It’s been awhile since Gears of War has felt absolutely vital. Five years, if you want to be a little more exact about it. The release of Gears of War 3 was the high-water mark for the series up to that point, both narratively as it closed off most of the loose ends you wanted to see wrapped up by the end of the trilogy and technically. Gears 3 was a great-looking Xbox 360 game that built up some terrific gameplay additions when compared to the earlier games in the franchise.
Since then, the series lost its way a bit. Epic seemed to drift away from game development, with its then-owned studio, People Can Fly, handling a Gears side story that filled in story gaps that didn’t need filling and offering up gameplay twists that were occasionally interesting but usually superfluous. Not long after that, Microsoft realized the value of the Gears franchise and brought it in-house, converting one of its studios into a Gears-dedicated studio along the way. That team got its feet wet with a technically competent remake of the first Gears of War that really just made it obvious how much the series had improved over the course of that initial trilogy. Going back to Gears 1 just made me want to see a full, new Gears of War game.
Gears of War 4 is The Coalition‘s first full, new Gears of War game. And it feels like a good mix of old and new, capturing the characters and gameplay moments that made the series feel so impactful in the first place while advancing a new set of characters, a new, well-justified story, and the sort of multiplayer options you’d expect to see. It might not reinvent the gear, but it goes a long way to making the franchise feel alive in a way it hasn’t since 2011. If nothing else, it’s left me wanting to see more from the franchise and the team behind it.
Gears of War 4 is set years after the events of 3, where Marcus Fenix sat down, took his do-rag off, and made you think that the Locust threat was more or less over. Gears 4 puts you in the boots of Marcus’ son, JD Fenix. It seems that the situation has changed since we last checked in on this universe, as the younger Fenix and his colleague Del have abandoned their post, left the Gears, and taken up with some “outsiders.” The COG may have successfully fought off the Locust, but in the years that followed they seem to have become quite the oppressors themselves, with robots known as DBs doing most of the heavy lifting as they attempt to rebuild the planet and repopulate the race. It’s politically muddy in ways that the previous trilogy would occasional hint at, but now you’re seeing the effects of that trilogy spun out, 25 years later. It’s a good swap that makes the good guys the bad guys, as the game opens with your crew of outsiders raiding a COG construction site.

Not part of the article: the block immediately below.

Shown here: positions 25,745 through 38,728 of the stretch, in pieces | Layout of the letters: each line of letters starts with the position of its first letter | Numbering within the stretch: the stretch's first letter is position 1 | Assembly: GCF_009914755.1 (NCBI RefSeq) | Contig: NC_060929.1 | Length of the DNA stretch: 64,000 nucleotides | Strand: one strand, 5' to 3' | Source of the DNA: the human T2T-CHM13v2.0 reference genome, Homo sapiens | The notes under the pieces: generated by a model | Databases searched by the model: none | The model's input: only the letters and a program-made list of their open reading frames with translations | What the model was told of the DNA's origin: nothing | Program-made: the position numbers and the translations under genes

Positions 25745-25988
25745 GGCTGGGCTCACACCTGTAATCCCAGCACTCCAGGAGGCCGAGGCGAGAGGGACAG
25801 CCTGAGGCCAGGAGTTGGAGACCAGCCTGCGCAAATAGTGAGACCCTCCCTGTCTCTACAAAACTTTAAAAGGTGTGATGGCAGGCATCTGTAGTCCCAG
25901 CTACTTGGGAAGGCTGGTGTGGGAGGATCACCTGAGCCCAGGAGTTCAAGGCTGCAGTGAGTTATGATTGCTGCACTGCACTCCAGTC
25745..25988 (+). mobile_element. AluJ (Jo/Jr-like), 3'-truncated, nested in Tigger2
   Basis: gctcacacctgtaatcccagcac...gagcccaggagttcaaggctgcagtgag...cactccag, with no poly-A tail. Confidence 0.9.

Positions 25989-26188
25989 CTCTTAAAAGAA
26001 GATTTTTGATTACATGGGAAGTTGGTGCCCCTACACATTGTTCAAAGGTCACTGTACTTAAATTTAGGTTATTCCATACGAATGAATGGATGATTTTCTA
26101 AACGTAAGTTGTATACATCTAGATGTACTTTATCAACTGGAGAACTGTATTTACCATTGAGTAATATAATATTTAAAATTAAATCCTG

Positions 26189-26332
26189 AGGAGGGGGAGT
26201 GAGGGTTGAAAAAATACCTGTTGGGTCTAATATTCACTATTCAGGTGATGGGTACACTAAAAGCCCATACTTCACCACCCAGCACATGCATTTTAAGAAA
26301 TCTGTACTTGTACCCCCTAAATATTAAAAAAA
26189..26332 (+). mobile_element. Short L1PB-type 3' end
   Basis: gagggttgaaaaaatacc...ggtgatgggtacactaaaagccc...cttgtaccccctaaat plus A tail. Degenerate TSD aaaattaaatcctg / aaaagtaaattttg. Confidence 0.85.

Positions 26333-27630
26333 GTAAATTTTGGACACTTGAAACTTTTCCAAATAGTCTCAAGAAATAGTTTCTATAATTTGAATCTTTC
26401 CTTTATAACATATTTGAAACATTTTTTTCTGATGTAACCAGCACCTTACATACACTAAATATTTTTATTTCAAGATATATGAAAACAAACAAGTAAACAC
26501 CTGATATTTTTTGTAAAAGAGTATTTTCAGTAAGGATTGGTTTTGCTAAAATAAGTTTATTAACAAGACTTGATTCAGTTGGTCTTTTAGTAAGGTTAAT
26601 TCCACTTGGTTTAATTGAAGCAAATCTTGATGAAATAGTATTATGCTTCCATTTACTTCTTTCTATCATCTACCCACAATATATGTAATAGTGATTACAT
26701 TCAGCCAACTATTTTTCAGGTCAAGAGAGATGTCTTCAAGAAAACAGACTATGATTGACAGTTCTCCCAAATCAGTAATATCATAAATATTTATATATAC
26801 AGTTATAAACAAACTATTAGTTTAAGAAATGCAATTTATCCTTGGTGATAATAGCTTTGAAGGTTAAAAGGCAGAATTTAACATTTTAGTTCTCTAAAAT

The game doesn’t spend much time actually exploring this new flip, though, as a new/old threat of creatures that come to be known as “the Swarm” rear their ugly head around halfway through the game. While the airdrops of robot troops made the game’s opening chapters feel at least a little different, the Swarm come off as the Locust troops of the previous games but with somewhat better AI. They’ll flank you, they’ll hop over your cover to knock you back, but they’ll also just post up behind something and take mindless shots in your direction. And they’ll occasionally emerge from nests that look suspiciously like the Locust emergence holes. So the bulk of the game, then, just feels like more Gears of War with some new unspeakable creatures thrown in along the way, including a “snatcher” who sucks up downed players and traps them inside the creature’s stomach until other players put enough rounds into the enemy, forcing it to puke the player back up. There’s some neat stuff in there, but I was definitely left wishing that the campaign didn’t cruise back into its comfort zone quite so quickly.